Population growth in the United States has slowed overall in recent years, but South Florida has continued it’s remarkable and rapid growth.
That growth is spurring demand for more multifamily housing in the region, specifically of the affordable variety, even as the nation faces uncertainty heading into the 2020 presidential election.
“Regardless of what happens in the upcoming election, the demand for multifamily, particularly affordable multifamily in South Florida is deep and wide,” said Anthony Graziano, CEO at IRR ,during Connect South Florida in Miami Feb. 26. “I expect the sector to grow tremendously in 2020 and beyond.”
Graziano noted that while the overall population growth in the United States has slowed to scarcely over replacement level fertility rate, South Florida’s population is growing much faster due to a number of factors. Those factors include favorable state tax policies, job growth and more companies setting up shop in South Florida.
Other CRE expert panelists echoed Graziano’s sentiments during Connect South Florida, which took place at the Rusty Pelican in Key Biscayne.
“We’re seeing growth across sectors,” said Fred Zutel, head of corporate risk & brokering at Willis Towers Watson, while participating in the 2020 Trends and Forecasts panel at Connect South Florida. “Not solely within real estate development and construction, but also with large companies from New York moving here for tax reasons. It’s interesting, because a few years ago we saw a lot of real estate developers switching their condominium plans to multifamily. That has exploded recently. We’re hearing about large projects like shopping malls and hotels on the beach across all asset classes. It doesn’t seem like that is slowing down anytime soon.”
“On the office side, South Florida is really a place now that you need to have on your business card,” said Tere Blanca, CEO at Blanca Commercial Real Estate. “Yes, we’re a smaller tenant type of market, but those tenants that arrive here historically have grown and continue to grow. So, the history of Miami is you open an office with 3,000 square feet and you end up with 30,000 square feet.”
South Florida’s retail market, which has been characterized in recent years by increasing vacancy rates in big box spaces, is expected to continue to rebound.
Spaces previously taken by big box retail tenants will eventually be filled by a combination of smaller and experiential retailers, as well as fitness and medical tenants.
“I think we are well past the question if retail is going to make it,” said Ryan Kratz, president of the Southeast at Colliers. “Our main challenge continues to be filling big box retail space. You can count on two hands, the number of big box retailers that are truly in the market for space right now. So what you do with those spaces is convert it to alternate use. That space will get absorbed, but it is a challenge right now in the marketplace relative to finding big tenants to take big box retail.”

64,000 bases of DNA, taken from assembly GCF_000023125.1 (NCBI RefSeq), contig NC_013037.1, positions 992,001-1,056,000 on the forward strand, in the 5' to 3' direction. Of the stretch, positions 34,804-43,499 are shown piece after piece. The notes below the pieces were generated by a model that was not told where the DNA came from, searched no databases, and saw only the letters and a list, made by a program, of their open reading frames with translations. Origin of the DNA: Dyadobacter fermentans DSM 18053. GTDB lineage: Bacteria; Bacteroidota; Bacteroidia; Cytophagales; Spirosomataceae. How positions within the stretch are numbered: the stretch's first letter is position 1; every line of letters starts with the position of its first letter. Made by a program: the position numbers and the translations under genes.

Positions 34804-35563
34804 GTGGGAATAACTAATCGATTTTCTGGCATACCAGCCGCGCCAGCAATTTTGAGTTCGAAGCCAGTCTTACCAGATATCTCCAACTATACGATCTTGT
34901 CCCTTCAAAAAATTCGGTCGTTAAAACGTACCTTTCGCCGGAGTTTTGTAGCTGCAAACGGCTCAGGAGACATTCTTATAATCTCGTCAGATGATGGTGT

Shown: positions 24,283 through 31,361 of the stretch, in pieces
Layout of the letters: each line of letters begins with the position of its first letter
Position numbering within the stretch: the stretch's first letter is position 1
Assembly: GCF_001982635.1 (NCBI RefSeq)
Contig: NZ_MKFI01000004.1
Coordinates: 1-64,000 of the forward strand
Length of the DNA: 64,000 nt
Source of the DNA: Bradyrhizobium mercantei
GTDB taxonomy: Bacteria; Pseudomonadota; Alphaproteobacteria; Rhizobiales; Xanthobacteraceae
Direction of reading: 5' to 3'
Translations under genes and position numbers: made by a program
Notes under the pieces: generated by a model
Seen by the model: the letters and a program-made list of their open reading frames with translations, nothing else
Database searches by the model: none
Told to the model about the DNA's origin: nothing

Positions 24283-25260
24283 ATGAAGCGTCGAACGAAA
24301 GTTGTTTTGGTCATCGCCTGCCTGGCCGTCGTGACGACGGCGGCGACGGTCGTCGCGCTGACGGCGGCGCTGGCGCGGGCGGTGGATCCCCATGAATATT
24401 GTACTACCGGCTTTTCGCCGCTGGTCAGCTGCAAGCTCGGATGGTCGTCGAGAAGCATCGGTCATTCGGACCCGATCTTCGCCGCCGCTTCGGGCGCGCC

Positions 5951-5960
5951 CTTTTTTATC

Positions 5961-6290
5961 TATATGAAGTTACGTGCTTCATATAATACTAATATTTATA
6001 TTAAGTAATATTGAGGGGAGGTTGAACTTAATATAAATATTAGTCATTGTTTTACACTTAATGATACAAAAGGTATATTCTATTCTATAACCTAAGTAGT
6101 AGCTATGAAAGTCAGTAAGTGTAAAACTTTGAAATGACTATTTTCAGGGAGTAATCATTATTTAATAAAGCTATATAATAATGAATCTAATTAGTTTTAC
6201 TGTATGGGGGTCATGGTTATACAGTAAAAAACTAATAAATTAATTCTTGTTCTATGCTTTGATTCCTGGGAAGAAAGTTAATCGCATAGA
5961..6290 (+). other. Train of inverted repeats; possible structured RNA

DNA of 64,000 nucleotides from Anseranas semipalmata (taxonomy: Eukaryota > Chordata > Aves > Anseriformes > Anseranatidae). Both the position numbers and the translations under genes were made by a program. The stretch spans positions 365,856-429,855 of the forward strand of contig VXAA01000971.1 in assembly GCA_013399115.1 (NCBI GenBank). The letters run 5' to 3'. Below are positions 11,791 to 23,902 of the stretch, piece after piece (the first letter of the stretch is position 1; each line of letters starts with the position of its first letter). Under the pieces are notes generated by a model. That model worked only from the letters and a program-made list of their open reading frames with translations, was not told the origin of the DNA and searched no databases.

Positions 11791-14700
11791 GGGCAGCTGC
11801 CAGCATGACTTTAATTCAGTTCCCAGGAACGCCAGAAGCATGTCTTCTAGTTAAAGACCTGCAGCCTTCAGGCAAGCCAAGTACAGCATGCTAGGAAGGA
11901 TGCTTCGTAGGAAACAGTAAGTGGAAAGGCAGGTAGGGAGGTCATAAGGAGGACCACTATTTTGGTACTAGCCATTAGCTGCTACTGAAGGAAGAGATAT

With growth comes development, and Connect South Florida’s final panel of the afternoon discussed Miami’s Mega Projects and featured Adam Tiktin of Tiktin Real Estate Investment Services, Andrew Hellinger of Urban-X Group, and Jeffery Ardizon of The Estate Cos. The panel was moderated by Camilo Nino of LV Lending.
Urban-X Group is currently developing the $425 million River Landing Shops & Residences development in Miami’s Mid River District, a 2.2 million-square-foot mega project which will feature 528 apartment units, 118,000 square feet of office space and 28,000 square feet of riverfront restaurant space, as well as five marinas on the river with water taxi service.
Speaking on the panel, Hellinger explained that the biggest headwinds faced in developing his firm’s project are skyrocketing land costs. Local governments are pushing to include more affordable housing in projects. In order for developers to achieve affordability, land price must be adjusted. One solution developers have offered local planning departments is co-living multifamily concepts. But, Hellinger points out many political leaders have frowned on this concept as a long term viable solution to affordability.
“Developers are struggling to make money in 2020,” said Hellinger, co-principal at Urban-X Group. “Affordable housing is in demand but it’s squeezing the developers.”
“We think that the best amenity today that you can have is price point,” said Ardizon, principal at The Estate Cos. “Developers are struggling today to come up with rental figures that make the deals work.”
*Pictured above (from left to right): Fred Zutel, Ryan Kratz, Michael Fay, Fred Guerra and Tere Blanca participate in the Industry Leaders panel at Connect South Florida.